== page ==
In a future post I will propose a model/diagram for hybrid analysis…


After reading Larval’s post about the hegemonic fallacy , thinking about object oriented philosophyand Bruno Latour I came up with the thought that the researcher requires a hybrid model for analysis. A model that avoids prescribing a determined mode of analysis and is capable of accounting for all, or at least the majority, of the dimensions of the object.

Overall, the hybrid model of analysis does not outline a metaphysical ontology, but it does hope to achieve pragmatic analysis that can cope with ontology (or at least the ontic entities that compose the world).


Here are my first brief thoughts about “Hybrid Model Analysis”


The main objective of hybrid model analysis is to construct an object-oriented approach for researchers that avoids what Larval has termed the “Hegemonic Fallacy.” Instead of the researcher relying on one style of analysis, the hybrid model forces the researcher to explain the object of analysis in its diversity. For example, when the researcher is examining the object of cars in the world, the hybrid model would not allow the researcher to select one particular dimension of cars to explain their existence. The problem of selecting one dimension is that it would only reveal and prioritise one aspect of cars and neglect other factors. Imagine if I analysed the discursive construction of cars in various discourses. While the analysis of these discourses would prove invaluable, its language bias would fail to capture the hybrid nature of the object in question. The result of examine the discursive construction would be to remained traped within the hegemonic fallacy. The hybrid model would not neglect the importance of discourses disseminating meaning about cars, but it would claim there are other dimensions (political economy, environmental factors, technological capability, and so on) that construct the object. The challenge for the researcher is to conceptualise how all these dimensions interconnect and influence one another in the object of analysis.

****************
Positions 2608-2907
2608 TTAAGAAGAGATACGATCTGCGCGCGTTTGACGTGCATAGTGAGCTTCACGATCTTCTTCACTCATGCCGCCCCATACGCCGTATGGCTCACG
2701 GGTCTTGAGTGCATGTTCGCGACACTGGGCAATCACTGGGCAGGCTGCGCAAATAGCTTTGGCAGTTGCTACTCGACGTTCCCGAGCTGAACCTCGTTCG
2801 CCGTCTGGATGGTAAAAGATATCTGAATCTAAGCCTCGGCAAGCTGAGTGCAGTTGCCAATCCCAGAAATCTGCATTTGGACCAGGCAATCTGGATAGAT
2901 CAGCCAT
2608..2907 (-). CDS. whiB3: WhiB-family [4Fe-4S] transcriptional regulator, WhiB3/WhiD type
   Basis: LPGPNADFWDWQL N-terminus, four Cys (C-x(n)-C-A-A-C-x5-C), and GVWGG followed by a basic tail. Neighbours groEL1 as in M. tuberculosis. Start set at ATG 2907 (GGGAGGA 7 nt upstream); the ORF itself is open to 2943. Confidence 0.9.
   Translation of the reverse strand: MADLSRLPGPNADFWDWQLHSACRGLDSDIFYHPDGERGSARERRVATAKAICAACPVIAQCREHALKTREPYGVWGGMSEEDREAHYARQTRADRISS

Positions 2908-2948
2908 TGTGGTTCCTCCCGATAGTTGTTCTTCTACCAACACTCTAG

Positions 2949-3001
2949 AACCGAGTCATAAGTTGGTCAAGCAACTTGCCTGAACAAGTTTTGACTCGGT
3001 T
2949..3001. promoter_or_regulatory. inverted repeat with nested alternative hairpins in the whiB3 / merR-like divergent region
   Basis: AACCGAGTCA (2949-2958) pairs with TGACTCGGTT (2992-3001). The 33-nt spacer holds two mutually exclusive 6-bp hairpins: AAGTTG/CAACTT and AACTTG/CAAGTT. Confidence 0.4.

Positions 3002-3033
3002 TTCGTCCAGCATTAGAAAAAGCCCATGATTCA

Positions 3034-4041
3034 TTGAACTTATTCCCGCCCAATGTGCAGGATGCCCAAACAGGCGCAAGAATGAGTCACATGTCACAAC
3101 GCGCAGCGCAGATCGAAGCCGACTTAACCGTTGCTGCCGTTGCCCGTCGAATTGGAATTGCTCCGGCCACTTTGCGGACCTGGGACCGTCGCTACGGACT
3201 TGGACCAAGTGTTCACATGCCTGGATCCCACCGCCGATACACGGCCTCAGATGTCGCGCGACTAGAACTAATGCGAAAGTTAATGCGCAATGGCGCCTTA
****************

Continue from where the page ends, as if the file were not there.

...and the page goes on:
How then is hybrid analysis connected, or related, to an object-oriented approach? In general, I claim that hybrid analysis is object-oriented due to the fact that it forces the researcher to approach (and hopefully explain) the real (and diverse) dimensions of the object of analysis. Hybrid analysis is a form of empiricism that does not assume` pre-given entities (subject, language, mind…) and has to begin anew for every researched object. What the researcher ought to discover is that there is some transference from the object that ‘communicate’ what dimensions compose the object.